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Exp Gerontol. 2010 Sep;45(9):662-70. doi: 10.1016/j.exger.2010.04.001. Epub 2010 Apr 14.

Slow twitch soleus muscle is not protected from sarcopenia in senescent rats.

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Muscle and Aging Laboratory, Faculty of Kinesiology, University of Calgary, Calgary, AB, Canada.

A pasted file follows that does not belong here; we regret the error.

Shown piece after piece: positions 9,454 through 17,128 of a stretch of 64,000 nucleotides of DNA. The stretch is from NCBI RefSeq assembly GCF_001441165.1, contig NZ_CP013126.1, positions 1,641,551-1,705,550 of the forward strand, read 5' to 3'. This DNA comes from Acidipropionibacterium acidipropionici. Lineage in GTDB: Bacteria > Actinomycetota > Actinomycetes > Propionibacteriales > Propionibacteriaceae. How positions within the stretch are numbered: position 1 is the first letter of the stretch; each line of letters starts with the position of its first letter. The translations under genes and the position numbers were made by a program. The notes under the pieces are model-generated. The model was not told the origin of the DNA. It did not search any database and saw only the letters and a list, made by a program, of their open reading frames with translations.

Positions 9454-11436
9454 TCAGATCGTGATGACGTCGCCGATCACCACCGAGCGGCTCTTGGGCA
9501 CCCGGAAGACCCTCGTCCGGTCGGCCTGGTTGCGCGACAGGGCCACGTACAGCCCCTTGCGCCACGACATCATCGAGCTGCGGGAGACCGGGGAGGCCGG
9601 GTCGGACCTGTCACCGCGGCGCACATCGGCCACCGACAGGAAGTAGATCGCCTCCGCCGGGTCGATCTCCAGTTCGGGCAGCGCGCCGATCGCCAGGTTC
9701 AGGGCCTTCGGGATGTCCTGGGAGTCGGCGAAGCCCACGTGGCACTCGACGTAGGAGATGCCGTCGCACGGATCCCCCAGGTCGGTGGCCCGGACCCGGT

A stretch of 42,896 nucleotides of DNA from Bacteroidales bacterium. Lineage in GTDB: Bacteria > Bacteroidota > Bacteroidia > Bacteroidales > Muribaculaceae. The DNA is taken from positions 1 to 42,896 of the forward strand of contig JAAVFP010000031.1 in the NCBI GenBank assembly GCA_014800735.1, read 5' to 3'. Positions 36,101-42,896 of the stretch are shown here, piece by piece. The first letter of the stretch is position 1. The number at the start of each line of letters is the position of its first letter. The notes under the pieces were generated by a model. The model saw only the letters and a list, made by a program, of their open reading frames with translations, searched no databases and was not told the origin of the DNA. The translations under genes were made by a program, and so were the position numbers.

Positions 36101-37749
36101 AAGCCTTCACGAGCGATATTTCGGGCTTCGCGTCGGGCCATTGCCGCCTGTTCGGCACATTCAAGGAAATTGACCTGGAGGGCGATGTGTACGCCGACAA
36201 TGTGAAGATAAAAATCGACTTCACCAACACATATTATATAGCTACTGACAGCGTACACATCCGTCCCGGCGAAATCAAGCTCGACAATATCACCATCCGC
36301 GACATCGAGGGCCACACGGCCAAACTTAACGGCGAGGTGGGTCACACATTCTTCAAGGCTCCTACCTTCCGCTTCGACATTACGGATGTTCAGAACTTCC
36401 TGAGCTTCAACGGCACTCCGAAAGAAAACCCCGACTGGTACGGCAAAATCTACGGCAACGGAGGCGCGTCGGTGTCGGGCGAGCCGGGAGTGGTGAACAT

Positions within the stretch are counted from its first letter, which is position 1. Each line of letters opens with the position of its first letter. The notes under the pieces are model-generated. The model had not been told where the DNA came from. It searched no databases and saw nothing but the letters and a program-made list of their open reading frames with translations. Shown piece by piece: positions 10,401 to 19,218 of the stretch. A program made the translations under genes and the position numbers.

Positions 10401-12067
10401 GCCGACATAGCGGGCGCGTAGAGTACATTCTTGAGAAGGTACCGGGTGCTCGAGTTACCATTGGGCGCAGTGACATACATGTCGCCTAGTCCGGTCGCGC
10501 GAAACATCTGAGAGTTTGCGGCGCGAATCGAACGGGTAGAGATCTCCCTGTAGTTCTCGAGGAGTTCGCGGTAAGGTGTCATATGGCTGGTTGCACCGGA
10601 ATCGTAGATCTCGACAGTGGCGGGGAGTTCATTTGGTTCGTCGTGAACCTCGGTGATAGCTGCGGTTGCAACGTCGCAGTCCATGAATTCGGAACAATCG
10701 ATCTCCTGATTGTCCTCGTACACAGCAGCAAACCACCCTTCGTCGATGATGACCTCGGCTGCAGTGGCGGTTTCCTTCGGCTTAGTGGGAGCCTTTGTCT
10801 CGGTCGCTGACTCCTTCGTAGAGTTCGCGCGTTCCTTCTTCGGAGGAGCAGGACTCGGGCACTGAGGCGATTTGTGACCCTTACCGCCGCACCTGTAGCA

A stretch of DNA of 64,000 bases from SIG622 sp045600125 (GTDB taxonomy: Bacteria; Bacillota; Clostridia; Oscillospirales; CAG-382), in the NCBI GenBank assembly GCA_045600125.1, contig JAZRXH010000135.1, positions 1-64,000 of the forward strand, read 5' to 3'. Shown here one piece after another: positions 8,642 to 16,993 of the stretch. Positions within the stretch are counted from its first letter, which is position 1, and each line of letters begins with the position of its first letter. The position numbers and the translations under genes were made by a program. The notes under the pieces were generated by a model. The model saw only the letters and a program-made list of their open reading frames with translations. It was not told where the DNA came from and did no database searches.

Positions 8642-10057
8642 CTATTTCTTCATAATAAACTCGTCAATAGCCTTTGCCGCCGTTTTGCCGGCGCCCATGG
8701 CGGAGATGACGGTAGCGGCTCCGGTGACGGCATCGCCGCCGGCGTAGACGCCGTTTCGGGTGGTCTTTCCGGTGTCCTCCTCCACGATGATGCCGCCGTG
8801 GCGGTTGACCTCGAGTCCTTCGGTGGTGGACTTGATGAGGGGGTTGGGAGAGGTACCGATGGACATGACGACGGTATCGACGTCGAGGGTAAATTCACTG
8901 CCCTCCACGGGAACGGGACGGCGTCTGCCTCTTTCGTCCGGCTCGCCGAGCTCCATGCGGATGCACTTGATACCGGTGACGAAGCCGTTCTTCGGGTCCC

Although most literature suggests a relative protection of slow twitch muscle with aging, there is limited data in senescence when muscle atrophy and functional decline markedly accelerate. To address this issue we examined age-related changes in muscle mass, contractile function, mitochondrial enzyme activities, and myosin heavy chain (MHC) expression in the slow twitch soleus (Sol) and fast twitch gastrocnemius (Gas) muscle of young adult (YA) and senescent (SEN) rats. Muscle mass declined between YA and SEN in the Sol by 35% compared to 55% in the Gas muscle. After normalizing for muscle mass, tetanic force per g of muscle declined by 58% in Sol and by 36% in Gas muscle. Time-to-peak tension was increased only in the Gas (30%), whereas time-to-half relaxation was increased by 70% in Sol and 51% in Gas. Citrate synthase and complex IV activity declined in homogenates of Sol (30-36%) and red oxidative region of Gas (46-51%), but not white glycolytic region of Gas. Strikingly, the shift away from the dominant adult MHC isoform with aging was much greater in Sol (fibers positive for MHC fast: 11+/-2% in YA versus 36+/-3% in SEN) than in Gas (fibers positive for MHC slow: 12+/-1% in YA versus 26+/-3% in SEN) muscle. Collectively, these results show that the slow twitch Sol muscle undergoes large phenotypic alterations in very old age and for several measures (tetanic tension per g, time-to-half relaxation and shift in adult MHC expression) that is of greater magnitude than fast twitch muscle, underscoring the importance of including age-related changes in slow twitch muscle in seeking potential treatments for sarcopenia.

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